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THE ALBUQUERQUE MORNING JOURNAL, SUNDAY, SEPTEMBER 18, 1910.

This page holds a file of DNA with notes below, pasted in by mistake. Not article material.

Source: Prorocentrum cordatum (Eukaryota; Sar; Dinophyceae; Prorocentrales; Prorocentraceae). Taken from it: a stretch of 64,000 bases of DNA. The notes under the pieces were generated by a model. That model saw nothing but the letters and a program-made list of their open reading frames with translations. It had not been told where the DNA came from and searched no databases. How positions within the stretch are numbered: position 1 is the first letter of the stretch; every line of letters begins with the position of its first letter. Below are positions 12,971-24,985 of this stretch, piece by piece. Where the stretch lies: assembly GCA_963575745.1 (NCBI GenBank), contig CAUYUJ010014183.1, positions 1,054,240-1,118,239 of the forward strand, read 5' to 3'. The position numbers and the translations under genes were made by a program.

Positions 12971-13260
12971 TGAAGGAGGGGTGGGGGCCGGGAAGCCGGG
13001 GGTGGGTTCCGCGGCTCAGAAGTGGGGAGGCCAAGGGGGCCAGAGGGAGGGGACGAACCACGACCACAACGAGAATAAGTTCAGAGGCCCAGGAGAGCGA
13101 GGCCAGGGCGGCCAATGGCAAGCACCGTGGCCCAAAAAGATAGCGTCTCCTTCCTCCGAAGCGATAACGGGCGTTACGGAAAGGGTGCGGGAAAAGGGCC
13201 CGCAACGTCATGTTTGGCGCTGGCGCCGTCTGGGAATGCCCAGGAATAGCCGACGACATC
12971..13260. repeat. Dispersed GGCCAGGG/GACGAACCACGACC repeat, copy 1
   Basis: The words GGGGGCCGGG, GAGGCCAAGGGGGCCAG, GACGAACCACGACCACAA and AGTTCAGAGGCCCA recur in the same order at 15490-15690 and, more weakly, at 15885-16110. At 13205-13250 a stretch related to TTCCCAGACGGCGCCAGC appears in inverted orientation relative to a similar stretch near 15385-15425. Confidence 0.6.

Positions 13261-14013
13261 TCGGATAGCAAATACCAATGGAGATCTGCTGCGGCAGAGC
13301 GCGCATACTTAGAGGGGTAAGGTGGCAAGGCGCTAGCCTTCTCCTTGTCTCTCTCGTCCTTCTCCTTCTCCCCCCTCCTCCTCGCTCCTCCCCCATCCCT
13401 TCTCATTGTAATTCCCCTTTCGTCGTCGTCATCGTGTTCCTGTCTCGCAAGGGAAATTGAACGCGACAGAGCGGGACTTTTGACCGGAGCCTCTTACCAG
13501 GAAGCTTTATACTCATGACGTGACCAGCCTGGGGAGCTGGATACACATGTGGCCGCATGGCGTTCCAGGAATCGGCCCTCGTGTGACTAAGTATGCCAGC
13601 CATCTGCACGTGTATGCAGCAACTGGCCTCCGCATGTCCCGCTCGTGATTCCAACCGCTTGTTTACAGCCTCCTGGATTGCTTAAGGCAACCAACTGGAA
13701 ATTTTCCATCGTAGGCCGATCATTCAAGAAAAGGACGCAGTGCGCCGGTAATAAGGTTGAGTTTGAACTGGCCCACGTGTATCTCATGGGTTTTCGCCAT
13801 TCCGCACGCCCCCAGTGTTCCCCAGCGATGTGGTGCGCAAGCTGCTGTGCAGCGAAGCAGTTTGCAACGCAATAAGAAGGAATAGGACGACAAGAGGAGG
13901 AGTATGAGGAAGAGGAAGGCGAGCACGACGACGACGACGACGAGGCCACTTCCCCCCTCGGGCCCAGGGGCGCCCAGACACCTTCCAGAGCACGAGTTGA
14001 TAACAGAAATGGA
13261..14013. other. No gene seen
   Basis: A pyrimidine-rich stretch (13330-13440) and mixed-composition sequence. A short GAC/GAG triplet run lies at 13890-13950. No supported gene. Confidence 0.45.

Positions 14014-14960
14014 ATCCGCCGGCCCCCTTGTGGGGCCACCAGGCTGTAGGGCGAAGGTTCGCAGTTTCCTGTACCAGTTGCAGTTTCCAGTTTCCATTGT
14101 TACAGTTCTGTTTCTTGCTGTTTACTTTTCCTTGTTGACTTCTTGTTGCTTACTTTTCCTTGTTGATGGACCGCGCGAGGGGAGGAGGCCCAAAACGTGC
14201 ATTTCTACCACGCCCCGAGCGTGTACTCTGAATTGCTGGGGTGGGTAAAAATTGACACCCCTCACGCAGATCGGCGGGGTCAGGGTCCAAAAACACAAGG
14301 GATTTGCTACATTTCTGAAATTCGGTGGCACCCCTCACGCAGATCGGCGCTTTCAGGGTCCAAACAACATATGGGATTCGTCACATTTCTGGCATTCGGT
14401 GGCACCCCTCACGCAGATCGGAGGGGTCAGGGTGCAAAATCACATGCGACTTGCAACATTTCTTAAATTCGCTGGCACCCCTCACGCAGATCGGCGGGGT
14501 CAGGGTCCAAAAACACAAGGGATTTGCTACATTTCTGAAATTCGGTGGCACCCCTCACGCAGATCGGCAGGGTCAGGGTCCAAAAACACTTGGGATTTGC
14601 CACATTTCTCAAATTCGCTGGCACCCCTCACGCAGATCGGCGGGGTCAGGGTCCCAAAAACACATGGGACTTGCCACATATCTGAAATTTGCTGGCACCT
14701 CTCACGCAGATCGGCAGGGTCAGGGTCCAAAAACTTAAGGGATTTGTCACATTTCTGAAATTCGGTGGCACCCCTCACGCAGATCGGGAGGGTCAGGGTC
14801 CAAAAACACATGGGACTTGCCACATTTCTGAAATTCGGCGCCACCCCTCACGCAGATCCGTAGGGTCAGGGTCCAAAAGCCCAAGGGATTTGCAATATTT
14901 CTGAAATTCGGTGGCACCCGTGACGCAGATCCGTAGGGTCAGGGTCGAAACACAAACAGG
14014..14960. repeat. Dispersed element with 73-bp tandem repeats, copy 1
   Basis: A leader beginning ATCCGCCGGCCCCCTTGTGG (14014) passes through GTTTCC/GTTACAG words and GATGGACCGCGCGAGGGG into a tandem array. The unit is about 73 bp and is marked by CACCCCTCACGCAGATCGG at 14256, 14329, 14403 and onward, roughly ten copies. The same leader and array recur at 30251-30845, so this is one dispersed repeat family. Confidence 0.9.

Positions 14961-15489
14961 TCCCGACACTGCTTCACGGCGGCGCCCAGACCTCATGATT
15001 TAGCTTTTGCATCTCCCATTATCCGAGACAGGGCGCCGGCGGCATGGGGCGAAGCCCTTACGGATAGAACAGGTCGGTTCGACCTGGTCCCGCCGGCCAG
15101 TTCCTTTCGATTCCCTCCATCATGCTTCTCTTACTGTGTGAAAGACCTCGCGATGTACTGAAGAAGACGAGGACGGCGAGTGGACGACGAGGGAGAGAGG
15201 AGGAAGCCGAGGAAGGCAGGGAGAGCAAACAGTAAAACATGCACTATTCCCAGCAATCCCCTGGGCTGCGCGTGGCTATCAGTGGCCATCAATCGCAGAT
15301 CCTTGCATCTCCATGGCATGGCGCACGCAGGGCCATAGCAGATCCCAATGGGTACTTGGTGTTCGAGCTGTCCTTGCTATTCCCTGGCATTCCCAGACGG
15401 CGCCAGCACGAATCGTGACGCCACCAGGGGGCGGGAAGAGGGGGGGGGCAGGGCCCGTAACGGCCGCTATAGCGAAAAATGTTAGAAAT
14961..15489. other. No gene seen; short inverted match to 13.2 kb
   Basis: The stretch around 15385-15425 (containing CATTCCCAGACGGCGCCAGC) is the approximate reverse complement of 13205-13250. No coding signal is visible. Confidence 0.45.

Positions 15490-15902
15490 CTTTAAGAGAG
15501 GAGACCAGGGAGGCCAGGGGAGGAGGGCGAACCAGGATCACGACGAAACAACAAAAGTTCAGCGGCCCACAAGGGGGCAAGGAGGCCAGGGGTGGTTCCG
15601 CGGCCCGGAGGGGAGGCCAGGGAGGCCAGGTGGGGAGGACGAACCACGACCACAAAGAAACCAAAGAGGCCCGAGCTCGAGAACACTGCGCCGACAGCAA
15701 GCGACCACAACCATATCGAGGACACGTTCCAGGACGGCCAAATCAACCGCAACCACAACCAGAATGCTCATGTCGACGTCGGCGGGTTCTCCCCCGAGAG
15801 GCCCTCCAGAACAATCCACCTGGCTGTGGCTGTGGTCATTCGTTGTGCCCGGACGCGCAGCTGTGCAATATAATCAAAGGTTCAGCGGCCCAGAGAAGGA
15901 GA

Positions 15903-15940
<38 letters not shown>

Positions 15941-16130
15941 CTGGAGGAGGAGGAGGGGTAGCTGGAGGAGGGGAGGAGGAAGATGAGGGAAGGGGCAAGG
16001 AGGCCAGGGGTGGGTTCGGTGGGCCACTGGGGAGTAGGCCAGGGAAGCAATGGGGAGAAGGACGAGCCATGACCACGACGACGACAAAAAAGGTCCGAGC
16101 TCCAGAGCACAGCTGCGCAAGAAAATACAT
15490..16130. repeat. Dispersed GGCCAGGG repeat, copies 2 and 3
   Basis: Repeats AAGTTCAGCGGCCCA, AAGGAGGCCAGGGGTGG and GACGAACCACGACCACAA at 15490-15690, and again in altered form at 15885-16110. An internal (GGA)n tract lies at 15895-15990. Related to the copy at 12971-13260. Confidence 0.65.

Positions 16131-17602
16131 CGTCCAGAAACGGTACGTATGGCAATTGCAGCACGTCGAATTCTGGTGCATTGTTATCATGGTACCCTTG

SILK HOSIERY SALE Stockings that will give great satisfaction. These are excep tionally good quality for the prbe. A complete range of all colors including black and white; worth $1.50; special price, $1 .00 At the special price it will pay you to lay in a supply for Christmas Gifts as well as for personal use. mm mmmm mmmiiiii i "mil i, .- a"? ' ' 21 WOOL SLEEPING GARMENTS SPECIAL Dr. Denton's Sleeping Garments for Infants, sizes 0, 1 and 2; open front or drop seat style, selling regularly at r A 60c, 65c and 75c; special price while they so last at ca 3 lC OUR FALL OPENING QUICKLY ACHIEVED THE COMMANDING POSITION AS THE LEADING STLYE EXHIBIT OF THIS LOCALITY nisrimuxATiXG women voici:r but ose opimov aftkr viewing the magnificent coixection f J"" 'V'tV: " . mu I ivinv lit Al v to vviovrr I.-T" pnimr v- I mill v wuTrnvKn nv nrn DISMAYS. lXI'IXTAMV ON THIS EXTI'.NSIVE ItANGE OF OESIIt AliliE SMART STY I. EH E HAV E J A 111 l.ltl.l. Til H MOM It TE OST MAIIHS VErÍ A SB.Ict OF ANNOUNCEMENT THIS KXIIIBIT 1H A S. YI E SHOW I OMPHI IIFNSIVI I Y COMI'LETE IN KVKKV IIETAIU A YVIOE RANGE OF APPAHEL AND SEASONABLE MERCILVNDISE IS HERE TO CHOOSE FROM IN A RANGE OF STYLES AND OUAL1I1ES AND AT MUCKS THAT HAVE PROVEN MOST SATISFYING TO AM, Artistic Millinery This progressive department Is splendidly ready with every shape, color and combination that fashion has approved in Autumn Headwear for women. The new modela include endless beautiful ef fects for both street and dress wear. For street The many artistic conceptions in small, cloBe-fltting Turbans are in hiffh favor. For Dress The very large Silk Beavers and Velvets are correct, rich and impressive. We Curd lull jr Invite Your Inspect Um. New Fall Tailor Made Suits ..We are showing an aggregation of the most beautiful models In finely tailored Suits; the pre vailing materials are two-toned diagonals, nov elty basket weaves, rough suitings, serges and fine quality broadcloths, now priced $35.00, $40.00, $50.00. $60.00. Exquisite Silk and Chiffon Gowns Exquisite Silk and Chiffon Gowns, new models of rich, soft silk and the new overdress effects, of chiffon, nets, messaline, hairline striped silks with full kimono sleeves, fancy yokes and hobble ef fects. $25, $35, $45, $55. Novelty Autumn Waists We have on display the very latest models in the ..i-ji.ic nn.i Pealan silks. In tailored effects. chiffon blouses, in many charming designs, chiffon waists, artistically ruled over Persian or contrast ing nets, and many new and effective models. X2C $5 Sale of new Fall Waists, smart tailored silk waists, in plain tailored effects, open back style, many new beautiful designs, made of fine soft mes salines, taffetas and plaids, in black, navy and brown, some with low yokes and prettily trimmed with Dutch braiding and buttons. $5 New Arrivals in our Dress Goods Section Broadcloths, 57 shades, price range $1 00 to $1.00 Sharkskin, 64 Inch wide, the yard $1.50 Heather Mixtures, 64 inch wide, the yard... 1.50 Camel Hair suitings at. the yard 1.50 Zibelin Short Sheer Camel Hair 1.50 Chudda Crepe, 44 inch at, the yard 1.50 Dress Patterns Only one of a kind consisting of new soft cling ing materials for afternoon gowns, also the new rough fabrics so stylish at present for street wear. Priced very modestly at, per yard, $1.25, $ 1 . 1 0 and 90c Silk & Wool Dresses, Latest Styles We have Just received from the east an excel lent selection of autumn dresses, representing the smartest style effects of the season. In fine wool ens and richest of silks, navy, black and brown serges and Panamas, set off with combination tirmmlngs and pipings, contrasting yoke and sleeves, elegantly braided and plainest tailored models, with modified hobble effect. $15, $17, $20, $25. mbL fit ml M- Ú li ' i 11 koi 1 fcl S'nV-J Our Annual Autumn Silk Sale $1.25, $1.00 and 76c qualities at, yard 5o Crepe Silks, plain messaline, In all colors; Plaid l.oulslnes and Fancy Silks, suitable for Waists, Gowns and Street Wear, a full range of colors and latest weaves, yard A5o Taffeta Silk Specials 100 pieces to choose rom, 19 inch, plain colored Taffeta Silk, all shades Including white and blacks, selling regularly up to $1.00 a yard, special for this week, chooso at, the yard 50c School Frocks New high neck and long sleeved dresses Indis penslble for Fall months and even all Winter by a growing circle of daughters of thoughtful parents. Pretty styles of sturdy striped percale, gingham, wool,' $1.00, $1.25, $'J.ii5 and up. New Fall Scarfs and Neckwear for Women , The almost daily arrivals of new fall Neckwear insures to our assortment newest effects for au tumn wear In Stock Collars, Duto'.i Collars, Chem isettes, Hows, Jabots, etc. A broad range of prices running at 35o, 60o, 65c, 75c, I.O0, $1.50, $2.00 and upwards. RFCHINC All colors, by the yard, 19 25o, S5o, BOo, 65o. REAL HUSH LACE NECKWEAR Direct from Ireland, many Btyles at very moderate prices. Scarfs We are showing the newest novelties In Bilk 'Chiffon and Crepe de Chine Scarf: every one new this season, all at popular prices and to those who wlch to make their own scarf; we carry on Im mense lino of the nowest scarfing by the yard at 50c the yard and up. . Laces and Trimmings For Fall THE MOST IT. VHOI5 ATE AND iOK;FOl'S AS SFMIU.A;E OF THESE CiOODS E ER DISPLAYED IN AMU'Ol'EnQVE All 1 lie embellishments for the new gown can bo pleasurably chosen from our Immense lines of Im ported lares and dress trimmings. The careful selections of our buyer presents to oud patrons the cream of tho world's finest production for the fall and winter senson. Endless, artistic effects In Vo nise. Oriental, Chamtlly, lienl Irish and Malino Luces, In edges, Innertloiis, bands, allovers, motifs, etc., and Persian i.els, gold end silver nets, metal trimmed laces of all kinds and Persian Laces each kind selected for Its extraordinary beauty. All hnve been moderately priced. DItl'.SS TRIMMINGS In both exquisitely dainty and lavishly rich effects In melal. Jeweled, beaded and Persian, in bands and motifs, Jet bands, les ions and motifs; silk appliques, embroidered net bands, bead fringes In gold, Biiver, steel and Jet; ullk fringes in all colors; full lines of fancy but tons In all the naw shades Including the beautiful Jewed buttons in good variety. Curtain Goods and Art Fabrics Over 100 pieces to choose from and no two pieces aliko, all new fall patterns in Filets Madras. Kancy Nets, Serines and Swiss; prlred at from 16c the yard and upwards. In tho Art Fabric section we have fancy art ticking at 16c, 18c and 20c; Art renlms at l&e to 26c; New Cretonnes at 15c to 26c; Imported Taffetas at 2!e and SSc; and Rig Line of Imported Ucrmnn Ticking at 36c to 60c. These come from 27 to 64 Inrnes ana must on se.-u to bo appreciated. It Is the largest line over shown 1Z -ti. srrwpj New Mexico Faces Crisis in Controversy Over Rights to Waters of Rio Grande San Luis Valley Residents and People of Colorado to Start Bitter Fight on Engle Project at Irrigation Congress is Re port; Vitally Important That People of Central New Mexico Go to Pueblo Meeting in Strong Force to Protect Rights. It looks now as if New Mexico would have from B6 to 400 delegntes at the Eighteenth National Irrigation con gress at Pueblo which opens Septem ber 26," said Secretary H. B. Hening of the bureau of Immigration yester day. The secretary has visited the Mesilla valley and El Paso In the past week and finds all sorts of enthusiasm in that section regarding the coming irrigation meet in Pueblo. The city of El Paso and the county have each appropriated $S0O to pay the expenses of the delegation from that district. Las Cruces and the adjoining valley will send a strong and thoroughly representative delegation and the whole crowd which Is to make the trip in a special train will boost early and lt for New Mexico and the Rio irsnde valley at Pueblo. There Is evidently among the south ern men a disposition to work for the best interests of New Mexico as a whole which Is most encouraging. There is no doubt that this delegation will warmly co-operate with the men from Albuquerque and the upper half of the territory and this is one more reason why Albuquerque should send as many men and as big men as pos sible. "New Mexico must have the very strongest and most effective group of men she can find, at the congress." said the secretary, "for there was never a time when New Mexico has had so much need to look after her water supply as at present." Charles Kinne of the El Paso dele gation will go supplied with a thou sand of the popular sombrero badges bearing the legend. "The Rio Grande Valley of New Mexico." The Immi gration secretary will have an equal number with the words. "Ask About New Mexico- the New State." The two delegations will work in entire harmony all the way through. Head quarters for New Mexico have been renei-ved In a large room on the ground floor of the Congress hotel f u lug the lobby, a strategic location henee the New Mexicans can aally forth to tale the town. As it is likely that the delegates irom .New Mexico will arrive In Pueblo on different íates. It Is urged lhat 11 arrivals at once go to the Congres hotel and report promptly at New Mexico headquarters. tU TWITCHEI.Ii SEES HISIS FOIl NEW MEICO The e retnry of the bureau of Im migration in hs city has received a letter from Col. It. E. Twitchel! of lns Vegas, member of the executive commute of the congress on this matter. Colonel Twttchcll telleve that New Mexico facs a crisis at this -ongretm and that the situation will resolve Itself Into New Mexico versus Colorado Bnd nothing more. Colonel Tii. hell s letter eavs In part: "The big fight which the people of the new state hav on their band i outlined in the enclosed clippings from t lie Denver News. New Mexico does not ceem to realylze the Import ance of looking after Its water sup ply. Colorado is our chief opponent. The Colorado people in my judgment propose passing some resolution at the Irrigation congress In keeping with the spirit of the enclosed clip ping; if there ever was a reason why New Mexico should have a big dele gation there, the reason is found right in this clipping. New Mexicans should be on their guard and send as many of their best men to Pueblo as pos sible. What are the land areas of the new state worth, outside of those already under irrigation and cultiva tion, If the waters are to he taken awav before they reach our borders? I think that you all should do all you can to sound an alarm, arouse public sentiment and awaken an In terest that may otherwise lie dor mant. The growth of tho southern part of New Mexico means much to all of us, and Albuquerque which Is tobe a big commercial center, must antlcl pate the future and work for the in terests of all New Mexico and not for a small one within a stone's throw of her borders." BITTER ATTACK MADE OV MILKS AND EMil.E PHOJECT The filliping referred to by Colonel Twilchell taken from the Denver News is an artlc le written by George I Knapp, bitterly attacking the pol icy of the government In Its control of the Rio Grande waters, scoring General Anson Mills and the Engle project and championing the cause of the people of the San Luis valley of Colorado. The arflcle in part fol lows: The San I.uls valley In southern Colarodo contains about S.Uafl.OOO acres of land, a little more than the area of the state of Connecticut. At present about 500.000 of those acres are Irrigated, a little less than one quarter of the entire irrigated area of Colorado. Down across the valley flows the Rio Grande river, carrying, at flood times, enough water to Irri gate at least 1.000.000 other acres which now lie dry and barren. There are dam altes in abundance where this water can be stored at a mini mum cost. The valley is a Veglon of gentle slopes singularly easy to Irri gate. Capital has for years been ready to undertake the construction of dams and ditches to Impound and use this flood water. The thirsty acre waiting In the valley are among the very richest farming land In the world, the San Luis valley holds the state record which Is pretty nearly the world's record for yields of po tat.es and wheat and oats and field peas. Yet the acres wait, and the water which might be used to raise bumper crops ge tearing past the valley to drench the bottoms and get lost In the sand flats below. Why? Because the government of the I'nited States has forbidden the citi zens of the United States to uso the waters belonging to a sovereign state of the United States the state of Colorado. Because for fourteen years the bands of red tape at Washington have tied the hands of capital and enterprise. Because the department of the Interior, In the face of tho most positive enactment of congress, has for fourten years refused to grant rights of way over public lands for ditches and reservoirs used to store and distribute the waters of the Rio Grande. There have been exceptions to this absolute prohibi tion,, but, ns Secretary Balllnger re cently stated, they are so unimport ant us to be almost negligible. Is not tliia a remarkable state of affairs? Why does the federal government take such a remarkable action? That Is a long story, but It must be told. It Is the story of a conspiracy; and the conspiracy whose story ad mitted of quick telling would be too simple a conspiracy to succeed. Bear with me, therefore, and take this as foreword to show that the tale is worth while: The state of Colorado has an in terest of not less than $ 1 (10,000,000, in smashing that conspiracy. For so many years that the mem ory of man runneth not to the con trary, tho Mexicans had been accus tomed to Irrigate some of the bottom lands near Juarez, across tho Klo Grande from El Paso, Texas. It was not a very scientific Irrigation, and It certainly was not a very extensive one. The highest claim ever made was that 40,000 acres were thus brought under cultivation. This has since been offilcally cut to 20,000 acres, and such evidence as I can get hold of makes me think that the smaller figure Is sltll considerably too high. The Mexicans ran a dam a little way out Into the river, diverted the current Into their "acequia madre," or "mother ditch." and from that carried the water over the bottoms. The dam, based on the sandv bed of the river, had to be filled In each year. There was no provision for storage and consequently, there were seasons of shortage. Oftentimes the bed of the river was dry for long distances, Major Emory tells of a herd of mules being driven over 200 miles along the bed of the river in 1 S 5 1 . The bed was so dry that it was hard to find enough pools of water to supply the mules. In 1 880, the American secretary of state complained to the Mexican min ister that the Mexicans were taking all the water there was in the Rio Grande at El Paso, and leaving the American farmers with nothing. The complaint came to nothing, although the substance of It was undoubtedly true. I With Side Suff.-red. The situation, therefore, wa this: There was a small amount of Irriga tion near El Paso on the Mexican side; and a still smaller amount on the American side. The water In both cas- wa taken direct from the Rio Grande, a torrential stream. whose Tbw varies fr.jm nothing to 1.20 cubic f.M-t per s.-ct.nd. Both American and Mexican cultivators suffered from seasons of short water; and at such time, the Mexicans seem to have cornered all the water there was. Of Injury to Mexican farmer by American action, not a word ha been raid. Thla wa the situation In 10. it was the situation for a gen eration prior to SK0, It continued to be the situation clown to about 1888. Then Entered Colonel, afterwards General Anson Mills, member of the Interna tional boundary commission. What sin our country ever com mitted that deserved the punishment of having Aiifcon Mills as an official representative 1 have never been able to Imagine. The ways of Providence are sometimes past finding out, and this would seem to be one of the times. Colonel Mills, boundary com missioner, made an investigation Into irrigation, conditions on both sides of thdo Rio Grande near El Paso. Mind you, up to this time the only claim for damages was a claim not pushed by the United States against Mex ico. At the end of Colonel Mills' In vestigation, Mexico came forward with a claim for damages against the United Slates, and Anson Mills was the official champion of that claim. The alleged basis of the claim was that the use of water for Irrigation In Colorado had so depleted I ho Rio Grande that nothing was left for Mexico, and that the "poor peons" were starving in consequence. 1 ahull present some evidence on that cluim liitcr. At present, it may suffice to say that no evidence exists to show that the use of water for Irrigation In Colorado In any way affected the Rio Grande at 101 Paso. There bad been seasons uf shoef. water before Colorado began to irrigate. The worst of the shortage coincidi d with a pro longed drought extending over the entire southwest. Colorado up to that time was using only the low water flow, and at low water the bed of the Rio Grande for hng stretches t teen Coloiudo and El 1'aso Is habit ually dry. Proposed That U. S. Build Dam. Not only did Anson Mills, colonel In the American regular army, be come the f h'lliljdoll of the Mi'Xiran claims, but he brought forward and pushed with nil his might a very strange nictlind of settling those claims. The usual and convenient course when one nation claims dam ages against another is to submit the validity and amount of the claim to arbitration. When the arbitrators make their aard, tiie cluim la set tied in cash, and there is an end of the matter. No such simple and coiumoii-sensililo course was followed here. Colonel Mills had u scheme of hia own for si-itling the claim the new-born claim of Mexico against the irrigators of the United States. He proposed that the United States government bliould build sn "Interna tional dam" across the Rio Grande above El Paso, to Impound the flood waters of the stream, and should de liver to .Mexico, free of charge, water to Irrigate the Mexican lands in the Juarez region. It has been charged and so far as I know the charge has never been seriously denied lhat the Mexican lands in question had been bought by a syndicate of American and G-r-niari capitalists, bought for a song, in one of the periodical droughts. It has been charged, and so far as I know the charge has never been de nied, that Anxm Mills had a direct rtnanclal stake In pushing this "in ternational dam" scheme. Such charges are naturally hard to proe. Took NiclM of Mexico. Ccdonel Mills, a United States army officer, took the side of Mexico against his own country. He pro posed an expensive ami cumbersome plan of settling the Mexican claims: a plan whose sole merit wa that It offered a splendid chance to the speculator In lands at El Paso. He backed his s heme by reams of con tradictory slu'h dignilied by the name of evidence. He opposed and finally ruined an English company which tiled to Irrigate lands In New Mexico by a clam across the Rio Grande. And finally, he procured the order which tied up irrigation In tho San Luis valley, stopped all progress In one of the most progressive districts in the west, and today permits the waters of tho Rio Grande to run to waste, though thirsty acres are ready and waiting to pay for the privilege of drinking each drop. Millions of Diiiiiiiítci Don. Every court to which the trial was brought found for the English com pany, but the federal government still persisted In the betchelllng plan, urged thereto hy the financial pa triot. Mills. In the end, the English men pocketed their loss and quit. But before they did so, Genernl Mills had found time to Inflict a damage of tens of millions of dollars on Colo rado. Mere is the order Issued by D. R. Francis, secretary of the Interior for Grover Cleveland, directed to the commissioner of tho general land of fice: "Your office Is hereby directed to suspend action on any and nil appli cations for right-of-way through pub lic lands for the purpose of irriga tion by using tho waters of the Rio Grande river, or any of Its tributar ies, in the state of Colorado or the territory of New Mexico, until further Instructed by Ihls department. (.Signed) "D. R. FftANCW. "Secretary." This order was dated December 5, 189S. ' In a letter to Anstori Mills, dated ten days later, the secretary of state sa s : "This order (the one quoted above) was based upon a request mado In vour letter to this department, Oc tober 2, 1 896." That order, with modifications which Secretary Halllncer says are relatively unimportant, lias stood ever since. With the same modifications, it stands today. And It is today what it was when Issued, a ban on Irriga tion with Rio Grande waters In Colo rado and New Mexico. At the present time an attempt Is being made to separate Colorado and New Mexico by reviving, under re clamation service auspices, the Ele phant Hutte project, now known us the Enffle Dam project. The United States has been trapped Into signing a treaty with Mexico guaranteeing, when thu dam is built, lo deliver each yeur 60.000 acre feet of water to Mexico free of charge, please notice. This ,000 acre feet of water is made the excuse for building a dam to Impound 2,300,000 acre feet; and the effort Is mado to bribe Texas and New Mexico by promising to use th rest of the water In developing the lands in those two states. I shall discuss those things In another paper. Meantime, the fact remains that the "treaty obligation" of furnishing Mexico with 0.000 feet of water at some future time Is made the excuse for compelling Colorado to let over a million acre feet of water to run to waste now. - L-rv.dle.ja rtAiv'f CkL r.hpinr.A-lrv.ist on Getiinc? EMERSONS TANSY" WAFERS se'v "CROWN BRAND" . .. v w On the market for 21 cnrv , ASSOI.CTM.V SAI'F. MF.I.lAHl F. If your druuKint eiiunnt Nttptih you, urnd u -. Wnlrnc will In Kent III plain wrsiM'T. irepniil. Emerson Drug Ci. lot Angelev Rii tinned down lo 140 feet. Tho well was drilled to a depth of 310 feet, but on account of tho pipo used In sink ing the well getting caught In the bottom, a charge of dynamite was set off In the well to loosen the pipe. After pulling the pipe the well caved In and filled up 150 feet, leaving the well now ltíO feet. This Is what has been tested und showed about 00 gal lons per minute. With continued pumping It will probably produce about 900 gallons. The drill moved Inst Friday to Dr. C. D. Otteson's claim south of Willard and Is fast going down for what is thought by all will bo tho bcHt well yet rut down. Mil FRANK REISTLE ENGRAVER ano ELECTROTYPES pnOHt tll M?0-M 1 lf PI "VfU C OI O 1 WIHMil. M mm. 300 GIVEN AWAY AND IT COSTS YOU NOTHING Wotibl vnu like in win some rash priirs at absolutely no cost lo yourself? Here is a chance, ami it is an ensy way to get money. Try it. First Prize IZb.W Second Prize 16-00 Third Prize 10 00 100 yearly subscriptions to "THE AMERICAN WtfcKLY" at $1.50 150.00 200 orders good for 60c each on siibscnpions to "THE AMERICAN WEEKLY" 100.00 . Total $300.00 ANOTHER TEST WELL NEAR WILLARD WILL MAKE GOOD SHOWING After some delay the Deall well near Willard, has been comrleted and thor oughly tested and proved quite sat isfactory although not quite as mucn water as was at first expected. Th nt.T bearing gravel and sand was first encountered at SO feet and con- 23 19 20 13 21 15 16 18 12 18 25 14 READERS T il.i um H hmllltr with lh alptuM A, P. C, P .Ir. tut hut mny. Ü ny, kauw tlin mid old lphlfi nimrifBllT J..r intnw, fhe Htw ! " hi tU l?(h. "1" b tbt (Hh 'ft If Ido IWirt. Dfl n. ChiiiirfO lumw I'm Ii'iis!h nutrw.i bfttrr than "i'"" " All ímm.I.i lafWHHUv familiar with liie r- ltip numen 15 18 12 forming Into give jou a eti tí i-.Éaü.d.B ! III. .i.ltcl-lll kite 4. In orrlrr tb-'..Mv to -ivriir ntif of 'THE AMHlfi'AV Wl I Kl VS" tronl t mI HtMt f iín-i d ÜC.U.-M, lis" (r-llfi It mil, imnif ntiirttvn In ht mall .uVf najfffltl -1 IrtlTft. tJin V"H W'Tls nut thi tuottii? t-irr iilttv-l th Roriinrrg m l thrtJ ihvitMri marital "T," an. Í vi nvint -n v Una Wirf mak cnrrwi A I rwiin!. (K-n n)iiel by you lo itia, Dial-icg iti multo. lht-r ara fivr I í I iT'i-iJa In th motto. I ( a., y,,tt ft.lv Hi If an. to.i nn ahr tn lh l'iW pHw will pv, 1 A fi w fultiutra rwnt In woritnf -vil IS-- m-ntwh-al M'.t. a-llmf nut anr w.rfi III mnltn. ta a hanrlrwi lm.n A ani-iarmrt "I a iiii aUvtial, ai.d aJ u to win ft raab pnat at NO lO i Lf. The Prizes Ti lh wrafwi at rd;if ua th hrtt ar1 nrtmt mrrwt aul-iti" t IK- , iifwrrUl!hahri.r -ml f A H t I I I V Hi 1 K . k.. .1 !... .r,..H I tt iln'iai ft m ill rrmi 1 1 ti ! HNtr " i Ml sill tin , " I I Ml M hit drew til iw anl. lbwtlBBopiaililetait U ihiaa.lmuriunL Htmraft XU'U.V WlAl Why We Do This Tht. "M" t " hr "1HK 4tiri('4S' W U'KI.V" ol ch tt. Krjtnrt,, I itminiT. It it at4ii!rcv uurrtnrd TI thla- 1 ñ- lat and R-át-t BlHar KIT,. IUmis I. Ik.. K r. ir, itnllim. ' K"-1 WHKI.Y." okcHl I. H W.i -.klv ..! I. th- PniU-rf Sl.U .T.tr.mi II ! all lt l(uri J n.nT H, -O... mM'Mii-. .il to nub HJI kn.,.0 to ball luilli r i"'h. Ami rJ y to wtit Uit r B-a, 5 iL- If C -the Asirmrtv wrrKii-ii unir'. i th. !! 651 III lUC tal . W nrauiMMI It nwr-.lt t. h.lulM n Hi. rt.-h. a-.avawf ind nuaiiri.- th. f.n ..ureal, p.., Jim imi mil ioim'l 11.1.UM ii in on-, lisura t.i apinntl -Ual fc ! m-rl". lam. - .... THII COSTtST CLOSES ItrTf KSFS St. .ml Bo Wln h-ann p.. -srk ftr chit tm ta ifí t jS-l-r-rf. rn iM ta. l.a.lfxj 0CI081S it i Ul. .1UI-1. Sid 1 II iU4 I ..all. iU'lrvat )nur .4'iU'if. to II DEPT. a um r-n tr a ii laitr cu i A, 74 GEARY ST. SAN FRANCISCO, CAL. SEBE